The next version of the OS will be called Belle, as Nokia has opted to follow Google by starting each new version of the OS with the next letter in the alphabet. It seems doubtful that we’ll ever get to see Symbian Zara though.
For social networking, Nokia has its own Social app that supports Facebook and Twitter. The web browser has been tweaked so you now have a box at the top to enter URLs instead of going into the menu. In addition to the core apps, you get a lot of preloaded apps for YouTube, video trailers and channels for Nat Geo, CNN and E!
There are productivity apps, for managing Office documents, an app for Foursquare, BBC iPlayer (with the ability to download for offline viewing) and on the 3 version an additional app called 3Spot, which turns the phone into a portable Wi-Fi hotspot. Some of the other apps are time-limited trials and many are simply apps you could have freely downloaded anyway.
Off the button
Besides the camera and volume keys, the X7 is devoid of buttons besides the single button that toggles between the menu and home screen. The home screen has scrollable panels and a combination of widgets and application shortcuts, while the menu shows off the all-new Nokia Pure icons. These are little more than window dressing however, given the layout of the menus remain essentially unchanged.
Nokia introduced widgets to Symbian years ago, but never seemed to fully appreciate their value. Even the latest OS continues to keep widgets in a rigid design, with no resizing or interaction possible with any individual one.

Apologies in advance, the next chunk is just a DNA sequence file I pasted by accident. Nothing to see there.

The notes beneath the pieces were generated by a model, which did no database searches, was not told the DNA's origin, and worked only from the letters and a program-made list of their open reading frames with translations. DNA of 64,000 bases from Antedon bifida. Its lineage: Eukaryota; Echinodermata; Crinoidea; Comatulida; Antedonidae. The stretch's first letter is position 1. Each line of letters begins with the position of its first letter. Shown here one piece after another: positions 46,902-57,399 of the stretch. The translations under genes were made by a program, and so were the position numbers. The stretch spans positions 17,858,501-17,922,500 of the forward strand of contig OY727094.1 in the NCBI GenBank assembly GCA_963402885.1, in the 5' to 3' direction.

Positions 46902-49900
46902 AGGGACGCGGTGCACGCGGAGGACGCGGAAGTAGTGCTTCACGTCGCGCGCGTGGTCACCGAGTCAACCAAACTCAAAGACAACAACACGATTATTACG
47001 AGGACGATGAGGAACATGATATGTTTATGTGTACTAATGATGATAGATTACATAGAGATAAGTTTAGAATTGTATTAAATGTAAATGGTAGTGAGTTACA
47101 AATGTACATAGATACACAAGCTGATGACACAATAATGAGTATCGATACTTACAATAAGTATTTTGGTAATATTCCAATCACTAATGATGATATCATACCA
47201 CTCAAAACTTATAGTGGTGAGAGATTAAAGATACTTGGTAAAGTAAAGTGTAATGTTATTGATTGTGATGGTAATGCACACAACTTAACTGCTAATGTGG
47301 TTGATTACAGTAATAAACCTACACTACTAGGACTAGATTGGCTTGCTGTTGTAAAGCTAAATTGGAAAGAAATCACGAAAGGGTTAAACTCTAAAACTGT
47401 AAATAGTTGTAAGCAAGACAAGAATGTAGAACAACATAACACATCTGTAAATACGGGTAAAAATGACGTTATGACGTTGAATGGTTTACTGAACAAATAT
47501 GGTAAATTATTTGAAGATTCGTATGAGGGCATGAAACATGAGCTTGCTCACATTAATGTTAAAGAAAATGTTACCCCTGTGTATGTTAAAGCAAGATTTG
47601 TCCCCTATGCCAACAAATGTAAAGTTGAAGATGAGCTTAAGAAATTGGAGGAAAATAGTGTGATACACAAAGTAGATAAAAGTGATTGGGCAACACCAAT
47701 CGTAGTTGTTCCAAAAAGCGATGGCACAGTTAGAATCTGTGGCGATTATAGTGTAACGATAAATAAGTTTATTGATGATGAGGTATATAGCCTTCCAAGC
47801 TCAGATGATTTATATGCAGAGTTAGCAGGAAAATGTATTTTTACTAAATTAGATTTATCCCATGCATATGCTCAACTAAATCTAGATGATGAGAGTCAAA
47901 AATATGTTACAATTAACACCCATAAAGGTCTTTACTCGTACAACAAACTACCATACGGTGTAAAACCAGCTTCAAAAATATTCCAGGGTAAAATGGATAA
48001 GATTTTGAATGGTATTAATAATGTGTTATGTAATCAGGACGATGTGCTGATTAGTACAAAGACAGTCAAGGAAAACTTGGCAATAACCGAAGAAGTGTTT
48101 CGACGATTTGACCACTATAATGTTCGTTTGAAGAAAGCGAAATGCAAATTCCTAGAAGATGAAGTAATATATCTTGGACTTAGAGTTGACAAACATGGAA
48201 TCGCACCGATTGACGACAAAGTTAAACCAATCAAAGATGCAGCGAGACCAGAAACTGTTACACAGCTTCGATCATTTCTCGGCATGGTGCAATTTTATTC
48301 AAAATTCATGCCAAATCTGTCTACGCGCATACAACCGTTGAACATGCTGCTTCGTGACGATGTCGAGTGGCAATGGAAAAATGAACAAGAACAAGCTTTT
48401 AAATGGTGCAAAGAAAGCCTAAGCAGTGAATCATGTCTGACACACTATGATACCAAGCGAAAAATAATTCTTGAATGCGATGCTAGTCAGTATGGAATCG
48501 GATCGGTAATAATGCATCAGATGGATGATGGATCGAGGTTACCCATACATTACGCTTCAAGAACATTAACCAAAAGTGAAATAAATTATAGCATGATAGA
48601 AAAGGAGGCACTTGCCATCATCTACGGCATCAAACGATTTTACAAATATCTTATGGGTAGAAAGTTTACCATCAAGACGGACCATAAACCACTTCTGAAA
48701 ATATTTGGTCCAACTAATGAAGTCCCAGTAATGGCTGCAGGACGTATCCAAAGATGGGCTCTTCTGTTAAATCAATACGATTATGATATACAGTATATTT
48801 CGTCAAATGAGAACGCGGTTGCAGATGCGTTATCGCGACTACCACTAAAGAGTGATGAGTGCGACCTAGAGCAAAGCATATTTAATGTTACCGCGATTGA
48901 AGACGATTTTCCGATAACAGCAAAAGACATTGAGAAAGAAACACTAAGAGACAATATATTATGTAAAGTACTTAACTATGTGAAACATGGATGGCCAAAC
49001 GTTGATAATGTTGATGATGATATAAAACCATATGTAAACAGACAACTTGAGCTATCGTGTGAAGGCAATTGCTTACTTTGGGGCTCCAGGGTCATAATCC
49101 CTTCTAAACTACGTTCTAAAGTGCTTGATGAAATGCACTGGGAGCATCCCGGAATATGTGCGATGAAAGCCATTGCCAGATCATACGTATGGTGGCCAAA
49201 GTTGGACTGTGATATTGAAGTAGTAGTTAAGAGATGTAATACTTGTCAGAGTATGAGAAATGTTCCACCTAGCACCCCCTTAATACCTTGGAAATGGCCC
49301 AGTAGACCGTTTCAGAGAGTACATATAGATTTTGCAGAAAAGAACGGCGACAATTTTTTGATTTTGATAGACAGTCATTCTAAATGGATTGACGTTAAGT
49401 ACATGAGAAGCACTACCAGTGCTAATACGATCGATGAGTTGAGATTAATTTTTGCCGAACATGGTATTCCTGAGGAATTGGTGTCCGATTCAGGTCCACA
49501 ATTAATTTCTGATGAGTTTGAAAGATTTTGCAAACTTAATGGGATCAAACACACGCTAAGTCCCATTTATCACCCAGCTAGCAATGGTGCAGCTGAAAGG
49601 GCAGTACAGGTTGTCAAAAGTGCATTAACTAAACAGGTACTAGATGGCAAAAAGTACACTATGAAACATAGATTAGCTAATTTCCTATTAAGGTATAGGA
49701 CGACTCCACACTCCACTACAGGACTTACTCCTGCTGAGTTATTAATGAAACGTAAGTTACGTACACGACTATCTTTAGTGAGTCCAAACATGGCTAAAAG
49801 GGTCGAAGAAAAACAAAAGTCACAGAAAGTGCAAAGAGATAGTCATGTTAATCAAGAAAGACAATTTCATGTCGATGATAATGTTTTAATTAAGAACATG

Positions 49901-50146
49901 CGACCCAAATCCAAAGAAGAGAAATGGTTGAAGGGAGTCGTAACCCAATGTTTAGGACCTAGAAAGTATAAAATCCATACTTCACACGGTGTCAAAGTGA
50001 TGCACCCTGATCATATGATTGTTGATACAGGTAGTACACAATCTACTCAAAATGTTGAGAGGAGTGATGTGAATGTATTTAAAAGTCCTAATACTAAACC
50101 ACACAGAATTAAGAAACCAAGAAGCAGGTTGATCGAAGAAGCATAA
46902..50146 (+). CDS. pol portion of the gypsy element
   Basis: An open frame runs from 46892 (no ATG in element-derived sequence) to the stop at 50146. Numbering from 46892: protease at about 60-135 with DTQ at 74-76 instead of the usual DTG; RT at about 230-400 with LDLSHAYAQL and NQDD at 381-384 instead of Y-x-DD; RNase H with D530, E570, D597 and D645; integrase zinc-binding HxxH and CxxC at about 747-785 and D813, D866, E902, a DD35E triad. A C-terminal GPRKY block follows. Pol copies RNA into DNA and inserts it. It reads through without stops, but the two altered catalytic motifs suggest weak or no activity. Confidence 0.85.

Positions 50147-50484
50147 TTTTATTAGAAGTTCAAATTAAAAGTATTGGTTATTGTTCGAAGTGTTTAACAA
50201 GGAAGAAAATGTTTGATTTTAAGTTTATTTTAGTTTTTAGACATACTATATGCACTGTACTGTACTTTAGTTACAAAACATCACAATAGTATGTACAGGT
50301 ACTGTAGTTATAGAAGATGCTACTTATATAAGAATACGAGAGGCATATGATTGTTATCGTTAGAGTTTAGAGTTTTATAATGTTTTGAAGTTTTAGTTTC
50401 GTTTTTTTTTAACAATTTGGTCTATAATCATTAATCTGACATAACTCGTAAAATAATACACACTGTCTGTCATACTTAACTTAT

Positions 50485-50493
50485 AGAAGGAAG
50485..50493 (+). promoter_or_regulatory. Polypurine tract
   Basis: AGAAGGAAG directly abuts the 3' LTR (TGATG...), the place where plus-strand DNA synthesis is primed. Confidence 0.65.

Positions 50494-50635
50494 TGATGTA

The biggest problem with the new OS is the continued use of pop-up menu dialogs that require you to confirm just about everything. Data charges are an issue for customers, especially when roaming, but Nokia is far too desperate to warn you about anything and everything, and not just about data connections. Does an iPhone, Android or Windows Phone 7 ask for permission to load or go online?
This is a legacy of the old school thinking of Symbian and even Anna fails to deal with it. When preinstalled apps do it, including those written by Nokia itself, you know something is wrong even if you’re of the opinion that you should be better safe than sorry.
The good news is that the Ovi Store has now built up a fairly respectable list of apps and games, which are easy to find and download once you’ve logged in. The email client also seems to work better, especially with email services like Google Mail. When the Ovi name is dropped, Nokia should be able to properly build on its services like Maps and become more competitive, but its first Windows Phone should be out by then too.
Ovi and out
For the time being, the X7 keeps a lot of Ovi branding and uses a mix of the old Nokia font and its new ‘Pure’ font. Future software updates should standardise things, and the phone has an app to help do this, although system updates require a connection to a PC.
Nokia promises Symbian updates will be faster than they’ve ever been, but it’s hard to fully believe that when the latest OS still doesn’t look significantly different to the version that shipped on the N8 a year ago.
It’s hard to say that the X7 is good to use as a phone, or indeed a camera, given the terrible positioning of the side keys. Furthermore for anyone that has already had a taster of iOS, Android or even Windows Phone, it’s getting harder by the day to say “it’s not as bad as you think”, or “don’t write it off just yet”. With no redeeming features of note, besides some loud speakers (the two that are real), the X7 fails to offer much in the way of satisfaction.
It’s hard not to sound like a broken record when writing about the shaky future for Symbian. However, when Nokia can release devices like the N8 with a fantastic camera, or the E7 with its great keyboard, you can accept the need to compromise. With the X7, the quirky look and stupidly designed side keys actually impact on usability and that cannot be excused. The OS is improving, but the X7 hasn’t really got a market that we can see. It may be getting on, but we’d recommend the N8 over this every time for anyone who still has faith in Symbian.
Ratings (Out of 5)